Introduction to Equal Variance Assumption

Equal Variance Assumption Basics

5. Parametric tests vs non-parametric tests
There are non-parametric alternatives to both the two-sample t-test and ANOVA. However, it should be noted these also assume that the underlying distributions are symmetric, with the same shape. Stating that the distributions have the same shape is tantamount to stating that they have the same variance. Since both the parametric and the non-parametric tests assume basically the same thing, the parametric tests are preferred, since they are uniformly more powerful.

6. Differences in variance are also desirable
One of the major goals of every project should be to reduce the variation in the CTQ, or Y. Don’t forget that the two-sample t-test and ANOVA are both methods for detecting changes in the mean of Y. If changes in the variation are observed, these are important, perhaps more important than the changes in the mean one is testing for. These differences should be studied to determine if they are consistent.

What is the bottom line? If you use a statistical tool that assumes equal variance, you can and probably should test this assumption. Remember that if the sample sizes are equal, or nearly equal, this assumption can be relaxed a great deal. Also, as a rule of thumb, even when the sample sizes are not nearly equal, there is usually no problem provided the largest sample standard deviation is not more than twice the size of the smallest sample standard deviation. When there is a problem, remember that what may be a “problem” as far as testing for differences in the mean of Y can also be a “solution” for determining ways to reduce the variation in Y. Be sure to check whether the variances increase as the size of the data increases. This is not at all uncommon, and can be remedied easily with a log or Box-Cox power transformation of the data. If all else fails, remember that the p-value you see will be smaller than it actually should be. This is only cause for concern when the p-value is marginally significant. You might want to run the non-parametric alternative (if there is one) and see if the results agree. And, consider the practical significance as well as the statistical significance.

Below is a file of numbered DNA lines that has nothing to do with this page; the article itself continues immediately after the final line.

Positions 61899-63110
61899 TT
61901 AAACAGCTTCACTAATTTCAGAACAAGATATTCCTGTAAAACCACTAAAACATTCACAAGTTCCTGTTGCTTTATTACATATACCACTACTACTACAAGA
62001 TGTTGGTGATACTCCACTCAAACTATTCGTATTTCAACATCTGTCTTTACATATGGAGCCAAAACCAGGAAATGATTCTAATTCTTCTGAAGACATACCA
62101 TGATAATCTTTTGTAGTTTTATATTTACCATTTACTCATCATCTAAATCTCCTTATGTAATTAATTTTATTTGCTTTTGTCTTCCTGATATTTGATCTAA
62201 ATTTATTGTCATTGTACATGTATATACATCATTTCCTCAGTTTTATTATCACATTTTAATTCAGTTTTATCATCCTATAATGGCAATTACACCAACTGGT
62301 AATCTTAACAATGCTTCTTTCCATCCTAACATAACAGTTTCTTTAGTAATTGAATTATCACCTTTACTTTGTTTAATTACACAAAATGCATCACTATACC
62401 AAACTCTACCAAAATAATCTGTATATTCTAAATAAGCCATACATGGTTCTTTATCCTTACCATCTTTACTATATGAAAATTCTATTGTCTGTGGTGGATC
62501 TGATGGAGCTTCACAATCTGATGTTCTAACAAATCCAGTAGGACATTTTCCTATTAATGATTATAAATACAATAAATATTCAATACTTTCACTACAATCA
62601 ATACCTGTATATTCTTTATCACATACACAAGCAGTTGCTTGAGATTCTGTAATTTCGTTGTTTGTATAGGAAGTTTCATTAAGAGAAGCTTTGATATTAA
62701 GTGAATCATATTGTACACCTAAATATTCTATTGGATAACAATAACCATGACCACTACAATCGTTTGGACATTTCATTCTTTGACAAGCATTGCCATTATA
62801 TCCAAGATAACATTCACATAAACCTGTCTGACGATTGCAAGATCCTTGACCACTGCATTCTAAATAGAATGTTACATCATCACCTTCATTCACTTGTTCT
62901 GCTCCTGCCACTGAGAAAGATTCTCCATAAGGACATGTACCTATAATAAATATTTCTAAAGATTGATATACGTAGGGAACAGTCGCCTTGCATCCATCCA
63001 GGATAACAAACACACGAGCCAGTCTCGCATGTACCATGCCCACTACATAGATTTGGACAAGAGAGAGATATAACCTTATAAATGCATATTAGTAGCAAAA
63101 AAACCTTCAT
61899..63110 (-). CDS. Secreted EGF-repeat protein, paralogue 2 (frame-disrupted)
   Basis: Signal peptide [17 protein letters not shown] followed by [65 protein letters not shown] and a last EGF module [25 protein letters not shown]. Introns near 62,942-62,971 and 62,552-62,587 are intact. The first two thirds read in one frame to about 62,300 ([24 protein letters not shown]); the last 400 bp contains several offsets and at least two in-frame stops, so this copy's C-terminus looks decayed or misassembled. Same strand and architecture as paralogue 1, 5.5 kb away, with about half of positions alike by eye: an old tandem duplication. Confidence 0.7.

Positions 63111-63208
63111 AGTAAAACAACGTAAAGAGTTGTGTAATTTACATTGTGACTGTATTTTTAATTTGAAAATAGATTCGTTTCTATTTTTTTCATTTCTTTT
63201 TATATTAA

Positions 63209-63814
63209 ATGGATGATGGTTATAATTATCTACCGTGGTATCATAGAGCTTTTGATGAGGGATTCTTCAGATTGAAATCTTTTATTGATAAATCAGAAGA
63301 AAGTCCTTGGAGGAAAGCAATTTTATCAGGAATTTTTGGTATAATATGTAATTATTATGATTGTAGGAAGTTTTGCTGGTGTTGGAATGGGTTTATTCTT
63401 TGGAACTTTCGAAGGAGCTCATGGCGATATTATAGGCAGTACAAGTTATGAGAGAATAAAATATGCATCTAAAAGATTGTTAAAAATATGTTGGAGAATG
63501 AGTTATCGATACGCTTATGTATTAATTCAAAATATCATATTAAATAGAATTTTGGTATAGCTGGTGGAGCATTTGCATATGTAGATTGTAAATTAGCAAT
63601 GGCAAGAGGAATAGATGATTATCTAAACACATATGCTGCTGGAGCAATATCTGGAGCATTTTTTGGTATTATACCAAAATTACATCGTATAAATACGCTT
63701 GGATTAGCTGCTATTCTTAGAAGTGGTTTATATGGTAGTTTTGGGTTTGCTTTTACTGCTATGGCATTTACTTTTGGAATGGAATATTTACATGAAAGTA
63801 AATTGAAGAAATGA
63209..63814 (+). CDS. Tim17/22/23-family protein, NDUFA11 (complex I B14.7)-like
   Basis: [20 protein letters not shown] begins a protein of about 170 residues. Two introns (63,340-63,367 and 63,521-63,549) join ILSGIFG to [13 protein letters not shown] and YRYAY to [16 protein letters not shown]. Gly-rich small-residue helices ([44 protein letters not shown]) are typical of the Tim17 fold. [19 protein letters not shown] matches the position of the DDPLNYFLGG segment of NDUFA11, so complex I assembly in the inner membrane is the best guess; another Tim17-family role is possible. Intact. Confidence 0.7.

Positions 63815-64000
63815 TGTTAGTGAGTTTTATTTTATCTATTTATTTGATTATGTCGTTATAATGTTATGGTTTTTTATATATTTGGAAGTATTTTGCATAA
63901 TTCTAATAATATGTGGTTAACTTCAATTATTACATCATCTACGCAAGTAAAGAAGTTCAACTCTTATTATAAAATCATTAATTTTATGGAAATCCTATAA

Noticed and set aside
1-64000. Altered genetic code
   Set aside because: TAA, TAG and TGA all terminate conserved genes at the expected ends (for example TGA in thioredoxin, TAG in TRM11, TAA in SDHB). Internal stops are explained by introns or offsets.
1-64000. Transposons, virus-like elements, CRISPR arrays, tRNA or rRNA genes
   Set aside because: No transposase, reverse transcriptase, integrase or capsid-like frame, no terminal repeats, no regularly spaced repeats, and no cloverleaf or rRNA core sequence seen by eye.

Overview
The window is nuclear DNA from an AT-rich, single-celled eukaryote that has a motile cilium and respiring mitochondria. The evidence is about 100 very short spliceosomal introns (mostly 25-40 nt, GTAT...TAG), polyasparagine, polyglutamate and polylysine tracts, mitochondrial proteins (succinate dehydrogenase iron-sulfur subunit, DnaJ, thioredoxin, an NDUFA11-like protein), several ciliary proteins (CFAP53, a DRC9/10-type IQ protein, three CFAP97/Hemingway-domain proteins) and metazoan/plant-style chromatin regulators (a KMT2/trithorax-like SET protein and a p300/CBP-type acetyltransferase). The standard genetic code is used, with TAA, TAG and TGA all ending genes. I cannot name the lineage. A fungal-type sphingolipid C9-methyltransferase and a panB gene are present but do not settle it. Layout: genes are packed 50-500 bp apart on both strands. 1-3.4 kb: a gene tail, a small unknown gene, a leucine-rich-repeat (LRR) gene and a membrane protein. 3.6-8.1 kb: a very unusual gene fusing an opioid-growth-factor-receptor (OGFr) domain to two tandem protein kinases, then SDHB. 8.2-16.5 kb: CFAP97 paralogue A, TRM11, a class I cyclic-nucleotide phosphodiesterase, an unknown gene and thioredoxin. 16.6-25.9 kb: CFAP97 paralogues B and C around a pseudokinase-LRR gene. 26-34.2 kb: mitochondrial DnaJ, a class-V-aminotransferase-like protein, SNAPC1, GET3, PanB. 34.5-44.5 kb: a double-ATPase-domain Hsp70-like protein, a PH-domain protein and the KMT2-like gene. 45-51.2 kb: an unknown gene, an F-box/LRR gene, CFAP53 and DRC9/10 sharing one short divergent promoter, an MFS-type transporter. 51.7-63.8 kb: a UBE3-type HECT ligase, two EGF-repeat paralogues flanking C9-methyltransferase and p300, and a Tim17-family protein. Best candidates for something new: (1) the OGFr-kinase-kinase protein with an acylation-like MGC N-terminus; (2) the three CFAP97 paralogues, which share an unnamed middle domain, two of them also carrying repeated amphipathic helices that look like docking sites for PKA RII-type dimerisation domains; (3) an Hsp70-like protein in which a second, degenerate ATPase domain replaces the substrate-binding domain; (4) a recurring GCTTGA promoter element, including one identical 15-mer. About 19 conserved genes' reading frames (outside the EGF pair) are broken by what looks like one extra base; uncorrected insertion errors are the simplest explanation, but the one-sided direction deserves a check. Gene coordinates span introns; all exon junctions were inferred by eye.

How it Fits With the Breakthrough Strategy (DMAIC)

Analyze PhaseIn the Analyze Phase of a Black Belt project, the Black Belt must isolate variables which exert leverage on the CTQ. These leverage variables are uncovered through the use of various statistical tools designed to detect differences in means, differences in variances, patterns in means, or patterns in variances, in the case where the CTQ is continuous.

Two of the prominent tools for detecting differences in means are the two-sample t-test and ANOVA. The assumptions for both of these are the same, since the two-sample t-test is just a special case of one-way ANOVA. Both of these tools also have non-parametric alternatives, at least in some cases. The t-test also has an alternative where equal variances are not assumed. There are non-parametric alternatives for one-way and two-way ANOVA. As mentioned earlier, one should use good sense and judgement when deciding which test is more appropriate.

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